SINGAPORE, (PNA/Xinhua) — Singapore shares closed 0.21 percent lower Friday, as the U.S. budget standoff dragged on, heightening fears it could become embroiled in the likely struggle later this month to raise the U.S. borrowing limit.
U.S. President Barack Obama met with Republican and Democrat leaders in Congress but reiterated in a speech that he would not give in to Republican demands to roll back his healthcare program in exchange for reopening the government. The debt ceiling is far more important than a partial U.S. government shutdown, since it could lead to an unprecedented default by the U.S., an outcome the market assumes is unthinkable.
CIMB Research said “closing sharply below the 3,120 points and 3,154 points gap would likely signal that there is more downside to come, probably targeting the 2,990 points low once more.”
DBS Group Research said “we adopt a contrarian view on the latest alarm raised by the U.S. Treasury — putting pressure on the lawmakers increases the likelihood of a last minute resolution in time to avoid default. While near-term stress lines are appearing, we maintain our view that Straits Times Index should find support at around 3,100 points.”
Phillip Securities Research said “investors are concerned that the lack of progress on the U.S. government federal budget talks may increase the risk of debt ceiling talks failing, leading to the U.S. government defaulting on its debt.”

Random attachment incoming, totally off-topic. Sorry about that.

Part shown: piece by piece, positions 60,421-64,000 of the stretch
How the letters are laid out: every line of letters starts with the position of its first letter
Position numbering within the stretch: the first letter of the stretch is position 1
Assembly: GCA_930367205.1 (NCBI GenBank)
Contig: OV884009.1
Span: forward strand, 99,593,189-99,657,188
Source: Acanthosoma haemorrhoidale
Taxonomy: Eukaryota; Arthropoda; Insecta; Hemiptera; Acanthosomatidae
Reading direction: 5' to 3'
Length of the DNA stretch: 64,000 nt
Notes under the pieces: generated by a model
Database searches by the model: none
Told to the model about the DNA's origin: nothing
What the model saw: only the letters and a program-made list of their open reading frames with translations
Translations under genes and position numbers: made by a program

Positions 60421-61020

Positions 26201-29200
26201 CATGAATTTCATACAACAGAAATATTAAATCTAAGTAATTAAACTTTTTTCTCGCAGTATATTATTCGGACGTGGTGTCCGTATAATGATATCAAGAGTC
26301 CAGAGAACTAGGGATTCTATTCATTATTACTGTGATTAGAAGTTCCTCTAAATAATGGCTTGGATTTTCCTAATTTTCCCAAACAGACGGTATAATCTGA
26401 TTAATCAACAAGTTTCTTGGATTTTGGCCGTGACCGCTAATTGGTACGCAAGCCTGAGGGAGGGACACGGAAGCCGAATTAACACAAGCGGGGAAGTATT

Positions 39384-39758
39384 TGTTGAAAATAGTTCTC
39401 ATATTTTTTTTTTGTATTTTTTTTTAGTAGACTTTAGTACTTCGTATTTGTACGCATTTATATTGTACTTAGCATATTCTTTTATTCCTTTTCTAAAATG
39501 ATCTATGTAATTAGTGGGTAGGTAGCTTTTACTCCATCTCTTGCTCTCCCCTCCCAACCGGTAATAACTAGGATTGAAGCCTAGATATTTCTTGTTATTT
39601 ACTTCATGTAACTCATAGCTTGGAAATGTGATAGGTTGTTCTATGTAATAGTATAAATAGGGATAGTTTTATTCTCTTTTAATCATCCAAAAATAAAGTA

Singapore’s benchmark Straits Times Index shed 6.71 points to 3, 138.08. Trading volume was 4.59 billion shares worth 1.23 billion Singapore dollars. Decliners outnumbered advancers 395 to 91, while 472 stocks did not move.
Blumont Group halted trading. It has reached agreement on the commercial terms of a proposed takeover bid for the entire stake of a foreign-listed coal mining company for up to approximately 145.9 million Singapore dollars. The consideration is to be satisfied by issue of up to approximately 72.2 million new shares at an issue price of 2.02 Singapore dollars per share.
ARA Asset Management fell 0.3 percent to 1.685 Singapore dollars. DBS Group Research said “backed by a strong cash-flow generating and scalable business that is growing steadily, we believe that ARA offers an attractive investment proposition at current levels.”
Among top gainers, Jardine Matheson rose 0.7 percent to 53.90 U. S. dollars, while Asiasons became one of the top losers by diving 61.5 percent to 1.04 Singapore dollars. (1 U.S. dollar equals to 1. 26 Singapore dollars)